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UK universities under cyberattack, can higher education defend itself?

John E Dunn | March 23, 2016
Universities hold research data, intellectual property and other valuable information

Too much old equipment: Universities are still over-reliant on a lot of traditional security such as firewalls and antivirus that wouldn't have been out of place in the 1990s, suggests VMWare's UK Government and Public Services director, Tim Hearn. Perhaps, then, it is about money, at least in part. Equipment will have to replaced in the immediate future, a time when budgets will be under huge pressure. A deeper question is whether universities have specialised needs - balancing a need to share but also protect - that can't easily be protected by general-purpose IT security architectures. University IT defeats simple models of perimeter security, especially as a rapid migration to cloud computing continues apace.

Security doesn't add enough obvious value: No student or staff member assesses a university's security posture before agreeing to study or work there. It is just assumed that security has been dealt with. This might be changing. Reputational damage seems remote for universities but that might no longer be the case with nearly eight in ten claiming to have suffered loss of reputation as the result of a cyberattack.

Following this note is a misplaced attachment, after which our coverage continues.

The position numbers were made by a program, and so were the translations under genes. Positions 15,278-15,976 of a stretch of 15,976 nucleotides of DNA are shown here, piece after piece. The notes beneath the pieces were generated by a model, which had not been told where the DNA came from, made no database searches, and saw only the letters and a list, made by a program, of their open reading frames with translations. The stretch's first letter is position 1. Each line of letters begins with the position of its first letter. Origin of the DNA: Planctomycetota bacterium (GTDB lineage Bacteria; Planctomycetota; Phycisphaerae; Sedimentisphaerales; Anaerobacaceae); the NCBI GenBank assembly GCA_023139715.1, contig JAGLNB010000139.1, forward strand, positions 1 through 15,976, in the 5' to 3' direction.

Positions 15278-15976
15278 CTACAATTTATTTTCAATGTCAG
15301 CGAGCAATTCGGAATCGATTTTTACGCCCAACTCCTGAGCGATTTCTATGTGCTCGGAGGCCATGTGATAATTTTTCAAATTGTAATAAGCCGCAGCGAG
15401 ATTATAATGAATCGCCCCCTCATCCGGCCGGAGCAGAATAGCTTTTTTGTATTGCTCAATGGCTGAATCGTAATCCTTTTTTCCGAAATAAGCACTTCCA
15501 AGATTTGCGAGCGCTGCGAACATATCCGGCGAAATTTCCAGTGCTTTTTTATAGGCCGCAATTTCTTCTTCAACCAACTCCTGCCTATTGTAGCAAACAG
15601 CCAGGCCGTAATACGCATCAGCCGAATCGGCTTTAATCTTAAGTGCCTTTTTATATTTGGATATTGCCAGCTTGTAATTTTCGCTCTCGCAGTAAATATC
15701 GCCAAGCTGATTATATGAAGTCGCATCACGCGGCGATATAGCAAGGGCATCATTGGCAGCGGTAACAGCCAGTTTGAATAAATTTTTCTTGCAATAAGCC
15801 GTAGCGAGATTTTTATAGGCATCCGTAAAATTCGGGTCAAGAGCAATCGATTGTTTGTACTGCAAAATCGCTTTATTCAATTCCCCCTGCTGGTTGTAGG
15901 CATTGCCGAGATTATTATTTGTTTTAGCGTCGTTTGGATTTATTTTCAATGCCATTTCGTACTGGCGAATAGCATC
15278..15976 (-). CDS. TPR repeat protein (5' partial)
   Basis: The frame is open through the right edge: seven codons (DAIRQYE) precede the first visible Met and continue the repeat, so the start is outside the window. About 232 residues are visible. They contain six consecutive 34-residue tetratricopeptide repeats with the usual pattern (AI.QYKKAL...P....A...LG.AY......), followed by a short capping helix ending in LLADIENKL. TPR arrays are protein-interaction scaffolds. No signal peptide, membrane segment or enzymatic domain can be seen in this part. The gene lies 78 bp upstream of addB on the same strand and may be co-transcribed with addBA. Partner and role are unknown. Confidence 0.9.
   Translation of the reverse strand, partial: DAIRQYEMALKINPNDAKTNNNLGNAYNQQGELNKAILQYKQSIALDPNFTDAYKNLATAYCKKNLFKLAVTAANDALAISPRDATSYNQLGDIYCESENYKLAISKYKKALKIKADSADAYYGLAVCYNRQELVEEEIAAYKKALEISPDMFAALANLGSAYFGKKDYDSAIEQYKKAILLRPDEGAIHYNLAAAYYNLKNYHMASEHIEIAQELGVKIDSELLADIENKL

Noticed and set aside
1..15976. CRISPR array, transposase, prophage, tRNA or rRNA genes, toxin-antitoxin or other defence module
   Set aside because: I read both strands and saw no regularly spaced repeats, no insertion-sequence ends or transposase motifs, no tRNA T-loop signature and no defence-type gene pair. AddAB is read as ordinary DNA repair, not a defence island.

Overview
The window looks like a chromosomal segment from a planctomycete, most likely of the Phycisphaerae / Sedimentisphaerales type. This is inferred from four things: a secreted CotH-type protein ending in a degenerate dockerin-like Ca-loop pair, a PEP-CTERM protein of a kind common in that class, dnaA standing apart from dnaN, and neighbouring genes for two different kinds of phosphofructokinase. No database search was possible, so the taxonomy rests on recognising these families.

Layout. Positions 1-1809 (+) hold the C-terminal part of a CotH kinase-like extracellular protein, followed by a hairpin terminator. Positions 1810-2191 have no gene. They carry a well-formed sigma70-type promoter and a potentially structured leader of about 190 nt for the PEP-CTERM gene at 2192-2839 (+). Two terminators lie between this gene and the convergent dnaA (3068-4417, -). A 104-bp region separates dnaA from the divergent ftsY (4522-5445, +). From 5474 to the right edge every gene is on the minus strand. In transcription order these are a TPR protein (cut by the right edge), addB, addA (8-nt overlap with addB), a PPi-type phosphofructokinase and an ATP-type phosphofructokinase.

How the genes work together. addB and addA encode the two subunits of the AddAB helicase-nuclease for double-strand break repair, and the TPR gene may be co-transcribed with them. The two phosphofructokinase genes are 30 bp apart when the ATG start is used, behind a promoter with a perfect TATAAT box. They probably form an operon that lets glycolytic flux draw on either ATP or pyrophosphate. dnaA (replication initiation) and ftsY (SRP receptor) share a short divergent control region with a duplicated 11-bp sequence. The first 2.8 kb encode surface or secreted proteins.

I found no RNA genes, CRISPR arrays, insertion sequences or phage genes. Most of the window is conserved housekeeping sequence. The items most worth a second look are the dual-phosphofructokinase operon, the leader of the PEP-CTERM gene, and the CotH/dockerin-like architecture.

Reaching vice chancellors: Every enterprise security 101 implores organisations to bridge the culture gap between managers, in this case vice chancellors, and IT. In universities, which are complex organisations, that might be easier said than done. University management structures seem to vary from institution to institution.

Reconciling complex values such as openness: According to VMWare's Hearn, the problem is less about not having the money to fix problems as having to reconcile security with the understandably deeply-ingrained value of openness on which universities are founded.

"The whole idea of a university is to encourage openness. There has been a reluctance to invest in security that might compromise that," he told Computerworld UK. "It is incredibly difficult to get the balance right." This culture of openness also explains why valuable and sometimes sensitive data and code is sometimes posted on public forums when it shouldn't be.

Universities as businesses in denial: Are these values of openness out of date? In short, no, but the conception of how universities work is changing in subtle ways. Universities and researchers scramble for money in a funding market with finite resources and yet universities still struggle to think of themselves as full-fledged businesses. If they did, VMWare suggests, they might invest more in security and secure processes.

 

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